Everyone needs a hobby. Some like to play sports or games; others enjoy art or music. These days, however, many have begun investing as a hobby.
1. Ensure you can afford investing as a hobby
Because investment is all about money, it’s easy to forget the real cost if you are making investments for your own amusement. If you are investing for fun, make sure you are not playing with more than you can afford to lose. Most hobbies cost money, but it’s very important to make sure that things don’t spiral out of control if they are not going your way. Know your limits and your budget in advance — and then stick to those parameters rigidly. Avoid leveraged accounts or anything with unlimited potential losses.
2. Don’t try to run before you can walk
Understand that you are a beginner. As with any profession or skill, investing can look easy to the outsider — watching the Wimbledon finals makes tennis look simple, for example, but once you pick up a racket you realise that is not the case. Investment markets can be complex to understand, and there is no secret formula. Small investments into simple markets can be fun and exciting without risking your savings or damaging your long-term financial plans. If you don’t have any long-term financial plans in place yet, you probably shouldn’t be thinking about investing “just for kicks!”
3. Learn the basics before you invest your money
You wouldn’t join in a rugby match without learning the rules, and you certainly wouldn’t try skydiving after watching a how-to video on YouTube. Before you decide to put your hard-earned cash into any market, figure out the different options open to you and make sure you are familiar with the rules and structure. There is an awful lot of jargon in the financial world, and regulations can be difficult to understand — especially if you’re an expat in a country whose language is not your own. What might seem very simple in the first place — a simple ‘click here to start your very own trading account’, for example — could have hidden risks, costs and pitfalls.
4. Know the risks of investing for beginners
Be wary of trading services that offer you a dummy account or play-money to start with. They are often designed to put you into the mindset that risks and losses don’t matter. Every investment carries some element of risk, but they vary hugely and are amplified by someone who doesn’t know what they are doing.
A novice investor sticking to low-volatility, low-risk assets could easily lose all their money on transaction charges by trading too frequently. The same investor could lose everything in a volatile market by not trading often enough or failing to monitor the market, which can change in a moment. There’s a good reason that investing is a full-time job for many people.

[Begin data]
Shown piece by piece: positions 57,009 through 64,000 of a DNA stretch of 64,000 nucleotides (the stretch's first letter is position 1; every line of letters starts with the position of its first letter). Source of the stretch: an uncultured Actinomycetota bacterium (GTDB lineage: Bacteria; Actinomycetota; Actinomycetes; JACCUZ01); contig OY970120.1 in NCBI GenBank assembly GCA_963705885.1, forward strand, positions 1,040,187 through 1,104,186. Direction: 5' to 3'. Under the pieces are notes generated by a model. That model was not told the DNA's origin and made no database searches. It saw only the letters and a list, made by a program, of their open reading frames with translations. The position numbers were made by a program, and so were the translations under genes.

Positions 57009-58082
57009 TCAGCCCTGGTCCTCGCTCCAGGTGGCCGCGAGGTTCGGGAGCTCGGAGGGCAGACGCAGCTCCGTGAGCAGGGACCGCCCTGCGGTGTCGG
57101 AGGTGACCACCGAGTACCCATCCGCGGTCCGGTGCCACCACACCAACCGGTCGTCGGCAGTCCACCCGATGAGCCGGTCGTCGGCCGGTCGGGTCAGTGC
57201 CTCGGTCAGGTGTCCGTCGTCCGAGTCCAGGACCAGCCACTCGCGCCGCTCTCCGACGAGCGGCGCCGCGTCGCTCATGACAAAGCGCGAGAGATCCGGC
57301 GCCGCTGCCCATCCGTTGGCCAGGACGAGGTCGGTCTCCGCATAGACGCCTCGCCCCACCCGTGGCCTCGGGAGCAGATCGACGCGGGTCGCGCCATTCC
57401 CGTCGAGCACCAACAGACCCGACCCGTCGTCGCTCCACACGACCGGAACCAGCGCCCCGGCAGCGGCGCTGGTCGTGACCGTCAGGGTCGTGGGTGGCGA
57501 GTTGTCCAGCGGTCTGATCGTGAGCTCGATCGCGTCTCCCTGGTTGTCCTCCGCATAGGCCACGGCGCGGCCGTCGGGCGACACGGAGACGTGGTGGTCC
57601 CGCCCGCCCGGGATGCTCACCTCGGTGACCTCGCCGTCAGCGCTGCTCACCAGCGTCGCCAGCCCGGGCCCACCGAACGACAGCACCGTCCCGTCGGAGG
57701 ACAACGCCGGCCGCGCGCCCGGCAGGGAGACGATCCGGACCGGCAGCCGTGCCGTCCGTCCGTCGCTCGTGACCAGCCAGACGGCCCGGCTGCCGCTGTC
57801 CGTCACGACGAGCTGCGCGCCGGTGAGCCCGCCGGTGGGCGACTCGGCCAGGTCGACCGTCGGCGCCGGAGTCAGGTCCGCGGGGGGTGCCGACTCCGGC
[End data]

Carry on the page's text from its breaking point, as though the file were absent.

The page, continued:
Different kinds of investments will carry their own risk profiles. Investing in managed funds can be stable and predictable, but is best for sensible financial planning as a team of professionals is making the day-to-day decisions. Many hobby investors choose to invest in spreads, pairs, currencies or CFDs (contracts for difference). These trades can move very quickly, so they might be exciting but carry extremely high risk — and you can even lose more than was originally invested.
5. Seek investment advice (from the right place!)
These days it seems that everyone has investment tips and tricks. If you’re only risking two or three euros, then you might not be too concerned about the quality of the trade, but if someone is trying to tell you how to run your portfolio, ask yourself a few questions.
First, are they an expert or professional? If not, should you really be taking their advice? If they were really that good at investing, they would probably be doing it for a living. Second, are they telling you about something that has already happened? Many people offer second-hand advice and anecdotes about what worked for them or someone they know in the past. Following this can be a terrible plan. Investing in yesterday’s success is usually a waste of time and money.
I speak to my clients frequently about goal-based investing and not mixing your plans. There is no reason why having fun and learning about the investment market shouldn’t be a target all of its own, just as long as it is a small part of your holistic financial planning.
If you’re interested in learning more about investing as a hobby, speak to your financial adviser about the best way to start investing. Once you have your financial goals in place and your long-term investment strategy laid out for the money you will need, it may even help you understand more about how your money can work better for you.
Edward Mainwaring-Burton, international financial adviser, Blacktower Financial Management / Expatica